Christina Schwarz

People

Additional Phone Numbers: 
517-432-4851
Professional Title: 
Associate Professor
Organization/Institution: 
About Me (Bio): 
Christina Schwarz is an associate professor of science education in the Teacher Education department at Michigan State University. She teaches undergraduate and graduate courses in science and science education and is the elementary science subject area leader for the elementary teacher preparation program. She is affiliated with the College of Natural Science’s Division of Science and Mathematics Education at MSU and leads the NSF-funded Modeling Designs for Learning Science (MoDeLS) project at MSU. Christina holds degrees in science, math, and technology education from the University of California at Berkeley (PhD and MA) and in earth, atmospheric and planetary science from MIT (BS). She spent several years conducting research in astronomy, designing curriculum materials for science learners and teachers, and working in classrooms with students and teachers. Her current work focuses on determining how to enable students and teachers to understand and engage in the practices of science – particularly model-based scientific inquiry. Other areas of expertise include student and teacher learning progressions, educational technology in science teaching and learning, and the role of curriculum materials in science teaching and learning. Christina has received the MSU College of Education Excellence and Innovation in Teaching Award, is currently an associate editor for the Journal of Research in Science Teaching, and has published articles in journals such as Cognition & Instruction, Science Education, the Journal of Research in Science Teaching, the Journal for Science Teacher Education, and Science & Children.
Northwestern University (NU)
10/01/2006

This project will provide an empirically-supported learning progression for a key scientific practice, scientific modeling. The specific instructional materials created as part of the project can serve as a model other developers can use to design materials supporting scientific modeling and other practices. The model for educative curriculum materials as a form of teacher support can be adapted to support teacher learning about modeling or other scientific practices in other curriculum materials.

Michigan State University (MSU), Grand Valley State University (GVSU)
08/15/2011

The research goal of this project is to evaluate whether an early childhood science education program, implemented in low-income preschool settings produces measurable impacts for children, teachers, and parents. The study is determining the efficacy of the program on Science curriculum in two models, one in which teachers participate in professional development activities (the intervention), and another in which teachers receive the curriculum and teachers' guide but no professional development (the control).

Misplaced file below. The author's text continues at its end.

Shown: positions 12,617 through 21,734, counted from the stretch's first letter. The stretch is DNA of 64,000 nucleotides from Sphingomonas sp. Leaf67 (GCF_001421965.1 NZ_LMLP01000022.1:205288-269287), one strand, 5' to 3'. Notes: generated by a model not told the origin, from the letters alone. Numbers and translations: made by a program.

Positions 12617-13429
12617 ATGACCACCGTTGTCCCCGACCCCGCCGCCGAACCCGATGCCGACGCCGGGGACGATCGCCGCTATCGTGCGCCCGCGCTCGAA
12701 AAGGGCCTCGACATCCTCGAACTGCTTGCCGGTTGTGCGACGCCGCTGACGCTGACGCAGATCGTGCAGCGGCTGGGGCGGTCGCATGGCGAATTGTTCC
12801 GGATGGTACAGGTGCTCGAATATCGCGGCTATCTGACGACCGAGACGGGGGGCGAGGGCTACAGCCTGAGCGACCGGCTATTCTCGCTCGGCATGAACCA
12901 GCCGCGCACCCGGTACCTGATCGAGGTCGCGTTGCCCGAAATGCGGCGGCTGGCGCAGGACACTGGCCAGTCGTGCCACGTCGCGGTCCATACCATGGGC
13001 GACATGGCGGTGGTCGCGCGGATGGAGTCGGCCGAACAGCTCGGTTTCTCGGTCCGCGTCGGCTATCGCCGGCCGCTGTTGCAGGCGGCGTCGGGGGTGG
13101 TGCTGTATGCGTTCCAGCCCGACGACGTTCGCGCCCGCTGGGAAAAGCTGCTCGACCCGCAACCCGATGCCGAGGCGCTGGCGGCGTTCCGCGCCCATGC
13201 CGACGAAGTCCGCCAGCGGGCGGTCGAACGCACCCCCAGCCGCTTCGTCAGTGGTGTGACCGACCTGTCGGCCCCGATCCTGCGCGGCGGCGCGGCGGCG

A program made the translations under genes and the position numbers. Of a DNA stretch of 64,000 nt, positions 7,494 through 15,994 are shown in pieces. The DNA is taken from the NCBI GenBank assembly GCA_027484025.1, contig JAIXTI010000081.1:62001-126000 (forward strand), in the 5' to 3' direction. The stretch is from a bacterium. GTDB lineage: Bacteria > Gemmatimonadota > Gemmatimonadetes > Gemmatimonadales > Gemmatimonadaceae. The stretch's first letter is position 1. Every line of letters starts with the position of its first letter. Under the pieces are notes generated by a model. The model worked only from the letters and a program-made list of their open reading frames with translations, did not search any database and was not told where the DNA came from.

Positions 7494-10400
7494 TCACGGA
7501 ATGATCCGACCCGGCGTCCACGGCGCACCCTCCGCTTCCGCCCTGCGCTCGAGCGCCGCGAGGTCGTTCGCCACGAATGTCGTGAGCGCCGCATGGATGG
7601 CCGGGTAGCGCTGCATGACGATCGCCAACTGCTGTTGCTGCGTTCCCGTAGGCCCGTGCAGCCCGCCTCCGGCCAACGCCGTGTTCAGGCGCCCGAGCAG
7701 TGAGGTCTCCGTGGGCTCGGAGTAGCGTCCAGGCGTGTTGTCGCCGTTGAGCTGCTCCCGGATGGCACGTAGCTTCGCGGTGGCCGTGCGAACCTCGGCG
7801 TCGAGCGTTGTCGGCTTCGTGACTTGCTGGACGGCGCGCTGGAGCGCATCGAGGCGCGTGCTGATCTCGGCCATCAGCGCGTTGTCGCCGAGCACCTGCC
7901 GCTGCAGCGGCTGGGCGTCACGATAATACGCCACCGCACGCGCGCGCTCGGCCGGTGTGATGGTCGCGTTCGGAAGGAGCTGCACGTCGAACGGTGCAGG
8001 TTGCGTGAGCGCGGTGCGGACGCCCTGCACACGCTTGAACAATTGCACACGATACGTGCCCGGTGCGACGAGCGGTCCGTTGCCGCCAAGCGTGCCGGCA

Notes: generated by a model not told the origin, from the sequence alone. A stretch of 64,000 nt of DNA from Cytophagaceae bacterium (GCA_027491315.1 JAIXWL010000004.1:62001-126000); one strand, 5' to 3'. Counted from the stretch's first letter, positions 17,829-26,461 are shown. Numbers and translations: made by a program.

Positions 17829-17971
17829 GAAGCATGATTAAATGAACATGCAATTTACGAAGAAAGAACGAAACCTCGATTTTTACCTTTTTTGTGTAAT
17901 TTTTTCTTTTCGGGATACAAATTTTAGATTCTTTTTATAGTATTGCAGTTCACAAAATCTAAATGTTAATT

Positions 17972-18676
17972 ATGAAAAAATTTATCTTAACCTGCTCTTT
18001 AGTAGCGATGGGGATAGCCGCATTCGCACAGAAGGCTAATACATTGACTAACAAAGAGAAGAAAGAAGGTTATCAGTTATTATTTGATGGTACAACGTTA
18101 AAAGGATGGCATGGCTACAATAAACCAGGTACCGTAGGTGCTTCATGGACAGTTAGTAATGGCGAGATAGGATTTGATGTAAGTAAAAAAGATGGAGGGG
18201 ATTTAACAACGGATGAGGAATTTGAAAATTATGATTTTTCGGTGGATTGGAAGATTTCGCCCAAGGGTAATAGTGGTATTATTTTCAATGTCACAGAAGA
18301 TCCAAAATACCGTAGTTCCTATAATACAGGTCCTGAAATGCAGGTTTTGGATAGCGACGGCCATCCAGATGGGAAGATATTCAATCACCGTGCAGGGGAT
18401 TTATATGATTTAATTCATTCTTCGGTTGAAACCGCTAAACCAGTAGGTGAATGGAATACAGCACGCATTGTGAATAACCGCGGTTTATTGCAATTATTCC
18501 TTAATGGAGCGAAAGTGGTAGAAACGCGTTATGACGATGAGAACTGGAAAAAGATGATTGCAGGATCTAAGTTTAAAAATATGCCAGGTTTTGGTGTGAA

University of Nebraska-Lincoln, Michigan State University (MSU)
09/01/2012

This project investigates 3rd-grade students' model-based reasoning about hydrologic systems and how teachers scaffold students' engagement in modeling practices. The research builds upon existing modeling frameworks to guide the development and integration of a long-term conceptual modeling task into the Full Option Science System (FOSS) Water module. The data collected from this project can help inform science curriculum materials development and elementary teacher preparation efforts designed to foster reform-oriented, model-centered elementary science learning environments.

Northwestern University (NU)
09/01/2010

This project will develop a learning progression that characterizes how learners integrate and interrelate scientific argumentation, explanation and scientific modeling, building ever more sophisticated versions of practice over time using the three common elements of sense-making, persuading peers and developing consensus. The learning progression is constructed through students’ understanding of scientific practice as measured by their attention to generality of explanation, clarity of communication, audience understanding, evidentiary support, and mechanistic versus descriptive accounts.